Arab pressure on Syria over the election of the Lebanese president
Egypt and Saudi Arabia are threatening to boycott the Arab League summit in Damascus. Patriarch Sfeir highlights the need for the factions to overcome the distance that divides them.

Beirut (AsiaNews) - Egypt and Saudi Arabia could desert the meeting of the Arab League in Damascus, scheduled for March 27 and 28, if Lebanon does not have a president by then.  Conveyed through diplomatic channels, and not for the first time, this threat risks scuttling the Arab summit, which would be a disaster for Syria and clearly appears to be a means of pressuring Damascus.  The objective is to urge Syria to convince its Lebanese allies to consent to the election of their head of state.

It is significant that echoes of this hypothesis can be found, apart from the Lebanese press, in the media of the Gulf countries as well, and that the secretary of the Arab League, Amr Moussa, has confirmed that he will return to Beirut before the next meeting of parliament to elect the head of state, scheduled for the 26th.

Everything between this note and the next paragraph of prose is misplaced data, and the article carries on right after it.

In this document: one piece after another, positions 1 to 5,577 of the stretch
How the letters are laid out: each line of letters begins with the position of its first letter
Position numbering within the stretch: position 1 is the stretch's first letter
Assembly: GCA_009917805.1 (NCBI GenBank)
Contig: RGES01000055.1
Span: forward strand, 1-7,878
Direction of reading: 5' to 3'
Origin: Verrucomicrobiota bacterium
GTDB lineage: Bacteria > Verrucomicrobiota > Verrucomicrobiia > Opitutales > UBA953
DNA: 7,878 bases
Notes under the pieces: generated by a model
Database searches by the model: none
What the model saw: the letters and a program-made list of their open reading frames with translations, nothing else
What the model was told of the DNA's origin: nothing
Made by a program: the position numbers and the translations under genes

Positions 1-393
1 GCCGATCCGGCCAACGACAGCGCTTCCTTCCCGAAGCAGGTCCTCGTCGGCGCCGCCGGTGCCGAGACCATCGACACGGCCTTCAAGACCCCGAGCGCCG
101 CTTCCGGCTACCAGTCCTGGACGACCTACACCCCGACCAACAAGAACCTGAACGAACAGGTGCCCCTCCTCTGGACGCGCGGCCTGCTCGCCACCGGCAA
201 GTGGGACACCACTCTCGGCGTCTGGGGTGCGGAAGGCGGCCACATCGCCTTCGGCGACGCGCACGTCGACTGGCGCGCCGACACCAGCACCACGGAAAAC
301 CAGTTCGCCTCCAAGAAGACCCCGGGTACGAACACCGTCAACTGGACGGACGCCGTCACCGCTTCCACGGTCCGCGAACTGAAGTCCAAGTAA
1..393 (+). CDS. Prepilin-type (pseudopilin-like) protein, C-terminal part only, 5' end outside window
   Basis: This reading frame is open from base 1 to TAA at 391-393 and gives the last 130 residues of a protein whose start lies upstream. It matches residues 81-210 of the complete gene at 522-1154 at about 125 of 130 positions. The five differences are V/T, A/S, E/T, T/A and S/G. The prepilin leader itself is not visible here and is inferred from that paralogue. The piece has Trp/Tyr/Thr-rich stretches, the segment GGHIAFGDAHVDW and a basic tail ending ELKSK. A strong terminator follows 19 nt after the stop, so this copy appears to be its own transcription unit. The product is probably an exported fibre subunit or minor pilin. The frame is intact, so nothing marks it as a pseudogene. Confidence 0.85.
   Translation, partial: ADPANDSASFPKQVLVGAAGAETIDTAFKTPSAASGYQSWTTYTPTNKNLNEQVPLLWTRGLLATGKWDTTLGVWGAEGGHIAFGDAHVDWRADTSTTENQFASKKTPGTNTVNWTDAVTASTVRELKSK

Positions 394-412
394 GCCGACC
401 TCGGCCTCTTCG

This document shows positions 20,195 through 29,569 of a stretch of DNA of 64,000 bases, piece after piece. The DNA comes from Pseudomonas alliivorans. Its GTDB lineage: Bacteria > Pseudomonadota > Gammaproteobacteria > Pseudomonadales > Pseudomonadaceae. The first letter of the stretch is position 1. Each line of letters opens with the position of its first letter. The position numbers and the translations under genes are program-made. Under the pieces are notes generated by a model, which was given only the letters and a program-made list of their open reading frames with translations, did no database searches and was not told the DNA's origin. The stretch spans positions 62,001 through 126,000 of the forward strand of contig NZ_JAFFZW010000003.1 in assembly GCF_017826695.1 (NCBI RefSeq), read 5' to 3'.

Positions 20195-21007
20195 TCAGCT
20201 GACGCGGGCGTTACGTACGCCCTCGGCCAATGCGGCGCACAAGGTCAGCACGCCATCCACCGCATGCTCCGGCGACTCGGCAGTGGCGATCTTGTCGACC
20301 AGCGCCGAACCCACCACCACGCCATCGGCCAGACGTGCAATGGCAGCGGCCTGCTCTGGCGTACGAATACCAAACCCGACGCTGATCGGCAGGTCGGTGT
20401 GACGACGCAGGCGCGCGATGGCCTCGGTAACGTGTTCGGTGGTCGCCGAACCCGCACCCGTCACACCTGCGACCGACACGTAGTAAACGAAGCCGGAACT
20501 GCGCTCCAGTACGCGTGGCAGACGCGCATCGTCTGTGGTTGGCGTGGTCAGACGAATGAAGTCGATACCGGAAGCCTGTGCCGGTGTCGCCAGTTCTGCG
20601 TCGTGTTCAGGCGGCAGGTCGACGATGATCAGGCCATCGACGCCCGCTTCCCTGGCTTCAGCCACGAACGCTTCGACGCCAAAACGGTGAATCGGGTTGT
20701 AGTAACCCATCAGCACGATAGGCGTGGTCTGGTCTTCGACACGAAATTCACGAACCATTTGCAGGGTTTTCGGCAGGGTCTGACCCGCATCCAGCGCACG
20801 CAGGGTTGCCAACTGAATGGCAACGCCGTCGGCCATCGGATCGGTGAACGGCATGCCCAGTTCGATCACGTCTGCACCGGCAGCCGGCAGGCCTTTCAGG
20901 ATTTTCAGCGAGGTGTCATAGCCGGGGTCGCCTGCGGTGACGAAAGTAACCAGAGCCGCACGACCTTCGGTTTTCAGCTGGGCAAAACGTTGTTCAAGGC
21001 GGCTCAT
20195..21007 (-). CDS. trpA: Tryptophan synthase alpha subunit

In Beirut, meanwhile, the tension is growing.  Saturday night at least 20 people were wounded following clashes between supporters of the majority and of the opposition in the western area of the capital.  The groups accuse each other of having attacked their rivals.

And "the depth of the division among the Lebanese" has been emphasised with preoccupation by Maronite patriarch Nasrallah Sfeir.  Yesterday, during the Sunday Mass, the cardinal spoke of the "discrepancy" seen on Thursday between two demonstrations that took place in Beirut, one in favour of the governing majority, and the other for the funeral of Imad Moughniyah, the military head of Hezbollah, which took place at the same time and not far from one another.  The duty of the Lebanese, the patriarch stressed, is to unite in order to save their country, because they are the only ones who can do so.